Maths teacher invents astonishing squares

Square Magic

Pupils and colleagues are amazed – record, and no fuss about it

NUREMBERG - Walter Trump is a quiet person. He is 49 years old and speaks in a low voice, after careful consideration. Only sometimes a bright glimmer flickers in his big brown eyes. For example ,when a beautiful sequence of numbers dances across the computer monitor in his house in Reichelsdorf, which is a suburb of Nuremberg. Ten to the 10th. 10 to the 110th power. 107099. Just try to imagine the following situation: Our secondary-modern school teacher, who teaches math and physics at Stein Grammar School, angrily knocks the ruler on the desk or shouts at rebellious pupils – unthinkable!

Walter Trump has found another method to put the fear of god into his fellow men and to make them doubtful and think twice over things: Amazement! The man with the bristly  moustache juggles with numbers and arranges them in a "magic" way. Square, practical and creepy – that is the result of his mathematical art, which often  causes sensation only among the fans browsing the Web. But every now and then he also shows visitors or his junior pupils "just before holidays" that the addition of his numbers always equals the same total – as if by magic.

The inventor didn't get any applause for calculating the smallest "trimagic square of the world" neither by his pupils nor by his Nuremberg neighbourhood residents. But experts round the world simply were over the moon: "Where is will there is way", wrote an inventor of construction methods from Taiwan and also Christian Boyer the former technical director of Microsoft France sent hymns of praise by e-mail.

Always the same final number

What this teacher really does after all is nothing else but choosing numbers and arranging them in a square. But adding the numbers of each row, column or diagonal always results in  the same number. The magic number, so to speak. The smallest magic square, consisting of four rows and four columns, ("of order four" as a mathematician would say,) has the magic number 34.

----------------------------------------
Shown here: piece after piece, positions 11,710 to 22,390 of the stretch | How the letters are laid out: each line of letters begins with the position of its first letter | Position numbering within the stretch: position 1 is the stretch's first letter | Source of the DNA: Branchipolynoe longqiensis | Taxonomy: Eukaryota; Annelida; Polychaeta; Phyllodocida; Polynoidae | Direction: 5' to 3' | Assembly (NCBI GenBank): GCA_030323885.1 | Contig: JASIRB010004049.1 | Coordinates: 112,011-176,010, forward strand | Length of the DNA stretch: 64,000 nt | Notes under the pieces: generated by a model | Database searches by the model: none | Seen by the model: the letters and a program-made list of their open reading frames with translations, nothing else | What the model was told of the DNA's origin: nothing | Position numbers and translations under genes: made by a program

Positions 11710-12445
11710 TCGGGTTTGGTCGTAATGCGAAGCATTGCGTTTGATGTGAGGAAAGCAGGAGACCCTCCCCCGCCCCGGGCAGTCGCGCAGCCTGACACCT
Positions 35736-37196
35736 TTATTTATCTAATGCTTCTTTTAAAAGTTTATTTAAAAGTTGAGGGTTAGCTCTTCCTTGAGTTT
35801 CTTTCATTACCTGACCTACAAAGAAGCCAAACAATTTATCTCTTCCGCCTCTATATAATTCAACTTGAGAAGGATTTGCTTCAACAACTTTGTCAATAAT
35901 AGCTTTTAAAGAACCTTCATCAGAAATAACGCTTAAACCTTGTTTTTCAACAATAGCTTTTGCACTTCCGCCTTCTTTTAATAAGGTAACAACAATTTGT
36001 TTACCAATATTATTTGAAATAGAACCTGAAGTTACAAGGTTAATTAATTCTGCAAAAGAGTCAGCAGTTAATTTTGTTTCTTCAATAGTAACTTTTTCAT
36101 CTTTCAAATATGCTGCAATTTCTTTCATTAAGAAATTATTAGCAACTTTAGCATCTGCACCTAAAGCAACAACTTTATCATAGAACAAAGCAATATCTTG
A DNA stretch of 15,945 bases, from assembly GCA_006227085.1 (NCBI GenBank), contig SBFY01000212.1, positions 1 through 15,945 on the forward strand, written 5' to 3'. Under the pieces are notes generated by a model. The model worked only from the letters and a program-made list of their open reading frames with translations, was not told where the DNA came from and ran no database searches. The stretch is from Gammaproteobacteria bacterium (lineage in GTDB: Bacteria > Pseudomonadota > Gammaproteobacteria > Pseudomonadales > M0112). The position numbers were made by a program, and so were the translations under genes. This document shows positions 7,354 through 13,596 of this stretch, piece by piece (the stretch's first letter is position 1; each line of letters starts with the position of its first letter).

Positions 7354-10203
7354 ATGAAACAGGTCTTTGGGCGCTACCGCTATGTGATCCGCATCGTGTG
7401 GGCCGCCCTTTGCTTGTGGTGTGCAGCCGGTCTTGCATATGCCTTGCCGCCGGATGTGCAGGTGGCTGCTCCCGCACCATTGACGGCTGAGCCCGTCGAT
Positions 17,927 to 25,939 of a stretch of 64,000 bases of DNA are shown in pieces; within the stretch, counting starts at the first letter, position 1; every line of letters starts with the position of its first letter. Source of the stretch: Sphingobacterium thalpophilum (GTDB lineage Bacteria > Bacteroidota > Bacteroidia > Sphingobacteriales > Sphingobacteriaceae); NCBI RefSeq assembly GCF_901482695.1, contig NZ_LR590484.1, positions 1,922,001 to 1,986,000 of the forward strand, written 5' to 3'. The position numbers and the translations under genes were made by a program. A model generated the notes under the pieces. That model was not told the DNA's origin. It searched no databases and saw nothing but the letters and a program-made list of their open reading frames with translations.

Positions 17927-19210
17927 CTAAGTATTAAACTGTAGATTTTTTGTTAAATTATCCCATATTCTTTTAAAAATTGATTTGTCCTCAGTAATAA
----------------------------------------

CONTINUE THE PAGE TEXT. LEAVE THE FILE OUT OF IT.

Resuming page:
“That´s old hat” says teacher Trump with a certain understatement. Already the physician, theologian and magician Agrippa of Nettesheim had shown magic squares "up to order nine" in his book about occult theories published in 1531, using of course quite often the number six, which is a Satanic symbol in occultism. His contemporary Albrecht Dürer, too, has hidden a small magic square in his copper-plate engraving "Melencolia I". At a closer look , you do not only get the same sum (34) in each row, column and  across the diagonals, but you also discover something “magic” in the bottom row: from the numbers 4, 15, 14, 1 the date of creation "May 1514" could be read.

During his own schooldays already Walter Trump created such magic squares and made stencils that could be put on such a  square and resulted in new “magic” combinations. Afterwards he spent more time with the Rubik-Cube which was very popular in the Eighties. This cube must be turned until each face shows only one colour.

Research combined with pleasure

Just two years ago the Schwabach born teacher started again to deal with number squares, when a man from Bad Griesbach – who also likes fiddling about with things -  asked, whether the stencils would also fit with bigger squares. Trump started research using a computer program and took pleasure in dealing with "trimagic" squares. In these cases also the sums of the numbers to the power of three in each row, each column and each diagonal must equal the same number ... The mathematician who really doesn´t seem to have magical powers, who neither arranges his office furniture in a rectangle nor insists on angular soup plates -  as his wife Brunhilde confirms -  and who only likes wearing shirts with small square patterns on them, loves the magic of small things. Thus he decided to prove the smallest trimagic square. It should have less than 128 rows and columns, as calculated  in 1905, less than 64 rows as the one from 1933 and less than 32, as the one invented in 1976.

The teacher browsed the Web, created a computer program and found 107 099 possibilities for a first trimagic column. It had been like "treasure hunt", often he had had a new idea at four a clock in the morning and had tried it out.

Last summer the breakthrough came. On his computer  screen a trimagic square of order 12 built up. While e-mail congratulations from his fan-community arrived, Walter Trump caused extreme astonishment on  just another stage: when the headmaster of Stein Grammar School was pensioned off and celebrations began he constructed a small magic square containing the headmaster´s date of birth and other personal dates.

Tiles gave him a thrill

She got goose-pimples, a female colleague admitted afterwards. And a visitor who learned from Walter Trump everything about "square magic", later on had problems when entering his bathroom: the square tiles gave him a terrible thrill.

Recently, when the TV-show “Wetten, dass..?” was on and a math-genius filled incredible squares with numbers, Walter Trump simply smiled. In about one hour he found out the number the artist used basically for his mathematical demonstration. A trick? "No", said Walter Trump, "one has  to calculate in order to carry out the task".

More information about magic squares from the Internet under the link:,,



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